Sep 18, 3 pm, digital TIFF Bell Lightbox
– Kevin Ritchie
Also screening today
Ste. Anne (9 pm, digital TIFF Bell Lightbox, NNN), is the beautiful and bewitching feature debut from Manitoban filmmaker Rhayne Vermette. The loose story is about a woman coming home from the city to the countryside where her daughter lives, a move that requires a kind of personal rewiring. Screening in the Wavelengths program, the experimental narrative is pushed along through a collage of striking visuals that use negative space and light to constantly reframe landscapes and, in turn, suggest our ever-evolving attitudes toward the places around us.
Also playing in Wavelengths is the charming Futura (3 pm, digital TIFF Bell Lightbox, NNN), a collaborative film by Italian directors Pietro Marcello, Francesco Munzi and Alice Rohrwacher. During the pandemic, the trio travel their home country quizzing teenagers on their thoughts on the future. The answers are often absorbing and surprising. (KR)
TIFF’s digital platform gives you the chance to catch up to two movies I really loved, Thyrone Tommy’s Learn To Swim (1 pm, digital, rating: NNNN), which I reviewed Saturday, and Céline Sciamma’s delicate Petite Maman (1 pm, digital, rating: NNNN), which I caught up to a few days back and found absolutely enthralling.
Theatrically, there’s Snakehead (6 pm, TIFF Bell Lightbox 3; digital availability Thursday at 9 pm), writer/director Evan Jackson Leong’s thriller – inspired by true events – starring Revenge Of The Green Dragons’ Shuya Chang as a woman who rises to the head of a human-smuggling organization in New York City; The Gravedigger’s Wife (6:30 pm, TILL Bell Lightbox 1; digital availability Friday at 7 pm), Finnish-Somali filmmaker Khadar Ayderus Ahmed’s drama about a couple facing a terrible decision in Djibouti City; and a Primetime presentation of the first three episodes of Yeon Sang-ho’s new Netflix series Hellbound (8 pm, Cinesphere; digital availability Thursday at 3 pm; rating: NNNN).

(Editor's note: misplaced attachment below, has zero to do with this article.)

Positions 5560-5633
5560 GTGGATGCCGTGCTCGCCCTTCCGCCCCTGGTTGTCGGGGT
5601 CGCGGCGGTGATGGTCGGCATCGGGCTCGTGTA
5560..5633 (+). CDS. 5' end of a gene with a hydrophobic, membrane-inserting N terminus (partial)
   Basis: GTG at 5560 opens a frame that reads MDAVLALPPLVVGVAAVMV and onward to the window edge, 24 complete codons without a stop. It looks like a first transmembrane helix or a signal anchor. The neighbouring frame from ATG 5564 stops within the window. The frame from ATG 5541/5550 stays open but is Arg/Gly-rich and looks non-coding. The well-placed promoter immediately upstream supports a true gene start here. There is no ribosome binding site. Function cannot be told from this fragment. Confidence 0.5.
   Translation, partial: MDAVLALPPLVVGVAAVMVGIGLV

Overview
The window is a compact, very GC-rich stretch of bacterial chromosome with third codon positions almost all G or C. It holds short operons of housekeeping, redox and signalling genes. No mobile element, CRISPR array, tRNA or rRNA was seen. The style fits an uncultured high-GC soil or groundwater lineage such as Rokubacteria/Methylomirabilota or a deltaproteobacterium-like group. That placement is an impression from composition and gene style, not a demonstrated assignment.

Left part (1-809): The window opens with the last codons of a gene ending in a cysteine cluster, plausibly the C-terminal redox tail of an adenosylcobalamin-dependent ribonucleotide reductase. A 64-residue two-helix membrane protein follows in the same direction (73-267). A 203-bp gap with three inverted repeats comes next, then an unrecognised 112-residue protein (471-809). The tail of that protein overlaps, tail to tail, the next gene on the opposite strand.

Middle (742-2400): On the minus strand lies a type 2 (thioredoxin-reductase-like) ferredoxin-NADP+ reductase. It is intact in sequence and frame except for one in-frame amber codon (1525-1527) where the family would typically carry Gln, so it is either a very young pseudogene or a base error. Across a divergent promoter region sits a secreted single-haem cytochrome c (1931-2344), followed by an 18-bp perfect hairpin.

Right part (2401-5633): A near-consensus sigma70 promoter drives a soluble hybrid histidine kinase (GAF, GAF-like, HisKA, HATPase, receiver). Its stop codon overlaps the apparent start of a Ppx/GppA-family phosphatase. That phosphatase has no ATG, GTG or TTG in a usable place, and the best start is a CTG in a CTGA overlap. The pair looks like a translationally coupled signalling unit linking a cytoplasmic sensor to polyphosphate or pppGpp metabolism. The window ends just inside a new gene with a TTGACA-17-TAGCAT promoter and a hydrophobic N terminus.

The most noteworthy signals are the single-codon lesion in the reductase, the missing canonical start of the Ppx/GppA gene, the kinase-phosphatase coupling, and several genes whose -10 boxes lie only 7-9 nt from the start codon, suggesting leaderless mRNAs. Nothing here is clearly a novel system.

Three Minutes – A Lengthening (9:30 pm, TIFF Bell Lightbox 4; digital availability Friday at 3 pm; rating: NNNNN) is Bianca Stigter’s evocative, elegiac repurposing of three minutes of colour film footage shot in 1938 in the city of Nasielsk, Poland, a year before the German invasion. The precious images of doomed Jewish citizens are shuttled back and forth, played in slower and slower speeds, willing these people back into existence, healthy and happy, for a sliver of time. It’s produced by Steve McQueen, who did something similar with his video installation Ashes a few years back. You should see this. (Norman Wilner)
What to see tomorrow
Theatrical screenings are throttling down, but there are still a few major titles set to screen. There’s Pablo Larraín’s Spencer, which Glenn Sumi found absorbing and haunting, and Anita Rocha da Silveira’s Brazilian fundamentalist allegory Medusa is screening at the Cinesphere, which should be as dazzling an experience as Dug Dug was last weekend.
But if you boot up TIFF’s digital platform, you’ll find the first opportunities to catch buzzy festival titles like Julie Cohen and Betsy West’s charming Julia Child documentary Julia, Ryusuke Hamaguchi’s intimate epic Drive My Car and Bruno Dumont’s media satire France. Seriously, that thing’s a gold mine. (NW)